How to Code Your BBC micro:bit with Microsoft MakeCode
Table of Contents
The micro:bit is by far the easiest to work with microcontroller out there.
You can set up a new project in just 3 easy steps.
Lets take a look at them:
Step 1 - Connect to a computer via USB
If your project requires additional components, now is the moment to connect them to the board.
⚠️ Don’t forget to plug the board to power (this includes USB) only AFTER you connect all the components to the board, otherwise, you might run into problems.
Step 2 - Combine some blocks to form a program
Open Microsoft MakeCode on your browser and create a new project.
Drag some blocks into the program space (that big empty area with a grayish background) to form a program.
Step 3 - Save the program to the micro:bit drive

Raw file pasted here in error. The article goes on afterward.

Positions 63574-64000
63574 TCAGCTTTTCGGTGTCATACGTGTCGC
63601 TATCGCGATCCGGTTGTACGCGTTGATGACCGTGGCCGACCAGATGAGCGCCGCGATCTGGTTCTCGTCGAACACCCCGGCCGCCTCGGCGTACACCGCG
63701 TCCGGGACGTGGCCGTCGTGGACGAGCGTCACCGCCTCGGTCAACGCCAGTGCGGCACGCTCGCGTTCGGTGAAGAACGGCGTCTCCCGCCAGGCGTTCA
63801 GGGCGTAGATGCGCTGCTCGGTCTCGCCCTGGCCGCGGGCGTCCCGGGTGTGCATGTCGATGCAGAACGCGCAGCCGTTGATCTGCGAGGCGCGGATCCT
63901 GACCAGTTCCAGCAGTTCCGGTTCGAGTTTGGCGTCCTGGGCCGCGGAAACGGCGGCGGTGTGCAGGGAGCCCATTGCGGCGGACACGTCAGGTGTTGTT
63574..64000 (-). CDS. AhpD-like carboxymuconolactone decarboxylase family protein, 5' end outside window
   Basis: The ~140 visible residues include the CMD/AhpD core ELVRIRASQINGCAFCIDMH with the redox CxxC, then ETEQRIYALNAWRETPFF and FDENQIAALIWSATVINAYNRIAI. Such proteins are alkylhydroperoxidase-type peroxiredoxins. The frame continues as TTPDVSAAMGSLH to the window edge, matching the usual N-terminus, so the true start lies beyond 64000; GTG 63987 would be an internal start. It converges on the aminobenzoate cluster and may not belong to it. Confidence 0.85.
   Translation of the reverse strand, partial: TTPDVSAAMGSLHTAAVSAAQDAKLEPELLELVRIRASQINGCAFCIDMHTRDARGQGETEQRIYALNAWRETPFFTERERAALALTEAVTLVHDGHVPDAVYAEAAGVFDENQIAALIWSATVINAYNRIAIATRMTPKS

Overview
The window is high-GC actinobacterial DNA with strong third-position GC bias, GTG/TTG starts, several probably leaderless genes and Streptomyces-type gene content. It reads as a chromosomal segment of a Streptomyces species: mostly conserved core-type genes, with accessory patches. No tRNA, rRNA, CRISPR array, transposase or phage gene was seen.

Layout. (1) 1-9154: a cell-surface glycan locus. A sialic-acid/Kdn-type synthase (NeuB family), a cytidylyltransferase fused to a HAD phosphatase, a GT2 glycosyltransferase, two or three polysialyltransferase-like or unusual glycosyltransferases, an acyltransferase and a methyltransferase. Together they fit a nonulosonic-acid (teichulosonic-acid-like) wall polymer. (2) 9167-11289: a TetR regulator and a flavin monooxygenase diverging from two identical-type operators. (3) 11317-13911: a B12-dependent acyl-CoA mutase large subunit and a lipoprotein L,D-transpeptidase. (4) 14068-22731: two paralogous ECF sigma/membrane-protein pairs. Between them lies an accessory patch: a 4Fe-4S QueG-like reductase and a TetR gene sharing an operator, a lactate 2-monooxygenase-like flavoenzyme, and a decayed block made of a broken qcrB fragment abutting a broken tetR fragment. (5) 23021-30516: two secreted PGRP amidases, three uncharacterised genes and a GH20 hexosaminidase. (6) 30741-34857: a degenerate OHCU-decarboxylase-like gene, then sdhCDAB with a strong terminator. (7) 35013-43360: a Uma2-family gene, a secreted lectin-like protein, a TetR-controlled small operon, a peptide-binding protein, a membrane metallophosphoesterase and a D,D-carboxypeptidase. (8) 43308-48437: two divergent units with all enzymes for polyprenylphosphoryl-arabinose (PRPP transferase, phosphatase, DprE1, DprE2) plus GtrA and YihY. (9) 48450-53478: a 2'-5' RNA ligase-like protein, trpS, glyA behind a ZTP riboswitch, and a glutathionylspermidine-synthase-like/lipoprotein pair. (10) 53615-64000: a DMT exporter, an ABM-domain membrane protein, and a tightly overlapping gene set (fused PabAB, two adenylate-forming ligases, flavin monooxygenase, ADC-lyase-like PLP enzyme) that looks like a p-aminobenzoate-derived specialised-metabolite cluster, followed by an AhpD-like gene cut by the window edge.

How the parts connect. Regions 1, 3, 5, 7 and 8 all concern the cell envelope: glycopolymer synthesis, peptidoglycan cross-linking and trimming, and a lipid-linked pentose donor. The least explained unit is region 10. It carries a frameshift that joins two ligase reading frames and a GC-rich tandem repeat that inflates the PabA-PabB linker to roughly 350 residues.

When you plug the micro:bit to the computer, it will be recognized just like a pen-drive or an SD card.
When you finish building your program, click on the save button and save the .hex file to the MICROBIT drive.
Step 4 - Enjoy!
When the code finishes uploading, it will run immediately so you can see the results right away. 👌
The best part about this workflow is that we don’t need to install or configure anything. TRUE Plug n’ Play!!!
Getting familiar with the editor
Now lets take a closer look at the MakeCode editor itself.
Click on the New Project button to get started.
Right away, we can see it has quite a nice interface, wouldn’t you agree?
I just love BIG buttons 🙃 !!! Anyway… back to the explanation!
The interface is divided in a couple sections:
The micro:bit logo and Home buttons both take you back to the projects page.
The Share button allows you to share your project in a couple different ways.
The neat part is that as we code our program, it gets converted for both editors. This way we can easily understand the relationship between the visual code blocks and their written counterpart.
If you want to know more info about a specific block or feature, this is where you’ll find it.